The genre of interactive dramas has seen a rise in critically-acclaimed games recently, culminating in Telltale Games’ “The Walking Dead,” which won Game of the Year in 2012 from publications such as USA Today, Wired, Gamesradar and Official Xbox Magazine. The genre first popped up in 2012 and now, nearly three years later, the developer and its founder, David Cage, are back with a whole new experience.
“Beyond: Two Souls” is a beautiful game. It would seem no expense was too great to make Quantic Dream’s newest game one of the best looking games on the Playstation 3. It features innovative face-capture technology, which allows the best of Hollywood talent to join the cast—most notably Academy Award nominees Ellen Page (“Juno”) and Willem Dafoe (“Boondock Saints”).
The story follows Jodie Holmes (Ellen Page), a girl with unusual supernatural abilities, though not her own. Since she was a child, she’s been accompanied by a ghostlike entity known only as Aiden. Beginning in the future, Jodie says she must “remember” and, as a result, virtually all of the story of the game takes place in various flashbacks jumping around to various important events in her life. This storytelling choice, while interesting, is not the most well-executed part of the game.
As an interactive drama, one of the most important parts of the game is player agency. When people play the game, they can make choices that will inevitably influence the result of the game. More importantly, as players, they will be able to relate to and spend time in the shoes of the characters involved. “Beyond: Two Souls” does not do this well. Choice rarely matters. Only in the closing scenes of the game do player choices matter significantly enough to affect the outcome. This is unfortunate because in past Quantic Dream games, most notably “Heavy Rain,” the actions of players could lead to the death of one or more of the playable characters involved, drastically changing the outcome of the game.
Part of the reason this doesn’t exist as prevalently in “Beyond” are the jumps in time. When so many characters are characterized and a world is developed around them, it becomes hard to make “past” actions feel important or consequential, as we already know the end result. It feels not like you’re playing the way you want to play, but rather the way the creators want you to play.
Nonetheless, beneath these flaws lies an interesting story. Both Page and Dafoe—the latter of which plays Nathan Dawkins, a government scientist studying Jodie and Aiden who inevitably acts as Jodie’s surrogate father—put in excellent performances. When playing as Aiden, it’s easy to feel a bit too omnipotent, especially in early scenes in the game when you terrorize a poor woman for one of Nathan’s experiments. On the other hand, Jodie feels almost helpless, especially when contrasted with Aiden. Watching these characters interact with and impact the world is fascinating.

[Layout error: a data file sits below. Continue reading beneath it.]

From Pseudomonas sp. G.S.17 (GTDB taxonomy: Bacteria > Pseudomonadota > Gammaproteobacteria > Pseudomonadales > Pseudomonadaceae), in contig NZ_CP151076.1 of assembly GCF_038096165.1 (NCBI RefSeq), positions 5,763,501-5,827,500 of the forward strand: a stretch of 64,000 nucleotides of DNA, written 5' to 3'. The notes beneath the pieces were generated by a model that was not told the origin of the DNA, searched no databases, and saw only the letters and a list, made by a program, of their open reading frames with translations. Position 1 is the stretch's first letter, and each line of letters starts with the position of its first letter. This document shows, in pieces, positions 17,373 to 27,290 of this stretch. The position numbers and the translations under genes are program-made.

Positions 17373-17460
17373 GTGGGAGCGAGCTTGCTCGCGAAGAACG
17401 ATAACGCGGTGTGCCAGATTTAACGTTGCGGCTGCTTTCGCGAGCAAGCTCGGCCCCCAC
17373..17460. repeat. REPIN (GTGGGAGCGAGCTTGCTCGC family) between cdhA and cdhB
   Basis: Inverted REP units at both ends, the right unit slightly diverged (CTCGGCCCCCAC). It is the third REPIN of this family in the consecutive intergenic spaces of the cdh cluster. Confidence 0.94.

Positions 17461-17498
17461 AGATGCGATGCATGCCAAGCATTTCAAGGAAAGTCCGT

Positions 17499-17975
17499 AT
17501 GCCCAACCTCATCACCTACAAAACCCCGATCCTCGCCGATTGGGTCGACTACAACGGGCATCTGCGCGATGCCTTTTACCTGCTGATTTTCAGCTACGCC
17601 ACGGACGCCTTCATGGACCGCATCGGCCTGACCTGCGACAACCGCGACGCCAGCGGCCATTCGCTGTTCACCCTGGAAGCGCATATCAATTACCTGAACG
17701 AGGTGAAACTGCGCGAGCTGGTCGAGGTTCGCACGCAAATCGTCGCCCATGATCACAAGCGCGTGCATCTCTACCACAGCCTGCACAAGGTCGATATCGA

“Beyond: Two Souls” will draw comparison to Cage’s last game and with good reason. The core mechanics of “Heavy Rain” have essentially been reapplied to their latest creation. Jodie’s movement feels a bit heavy—but functional—and players interact with the environment by pressing a specific button when a symbol indicates it.
But alongside the returning mechanics come new ways to interact with the environment, most of this coming in the form of Aiden. Aiden’s interactions are somehow even more simplified than Jodie’s. He floats freely around in space, able to traverse through walls and objects like any competent ghost can and interacts with all characters and objects in the same way.
An interesting addition from the game’s predecessor is the inclusion of a two-player experience. Cage said in an interview with Polygon in August that fan feedback from “Heavy Rain” mentioned many people would gladly sit and watch others play the game. “Beyond” is designed with this partially in mind, allowing a second player to play as Aiden, rather than the default that lets a player switch back and forth between Aiden and Jodie. So for those of you who would like to play a game with a friend, parent, significant other or any other gamer, “Beyond” could work well as a starting point.
The final change in controls from “Heavy Rain” comes in the form of the dreaded quick-time event. Well known for drawing the ire of many gamers, quick-time events involve the quick press of a button indicated during a minutely small period of time, resulting in a desired action that wouldn’t normally be involved in the game except for that specific instance. “Beyond” only uses these quick-time events during combat, however, and instead of a button appearing during a slowed-down moment in the fight, the player must move the analog stick in the same direction as Jodie’s movements or risk being hit by an incoming blow. Thankfully, these QTEs aren’t all that important and a player can miss one or two in any given segment without much consequence.
“Beyond: Two Souls” is undoubtedly a flawed game. As an interactive story, it certainly doesn’t stand up to other games in its genre like “The Walking Dead.” That’s not to say that the game is not entertaining. It has more than a few exciting moments and I walked away from the game with a positive impression. I certainly recommend it to any fans of “Heavy Rain.” It’s also a great game for non-gamers to get into. While I truly enjoyed and became engrossed in the story Quantic Dream conjured up, I can’t help but wonder whether “Beyond: Two Souls” would have been much better if presented in an entirely different medium.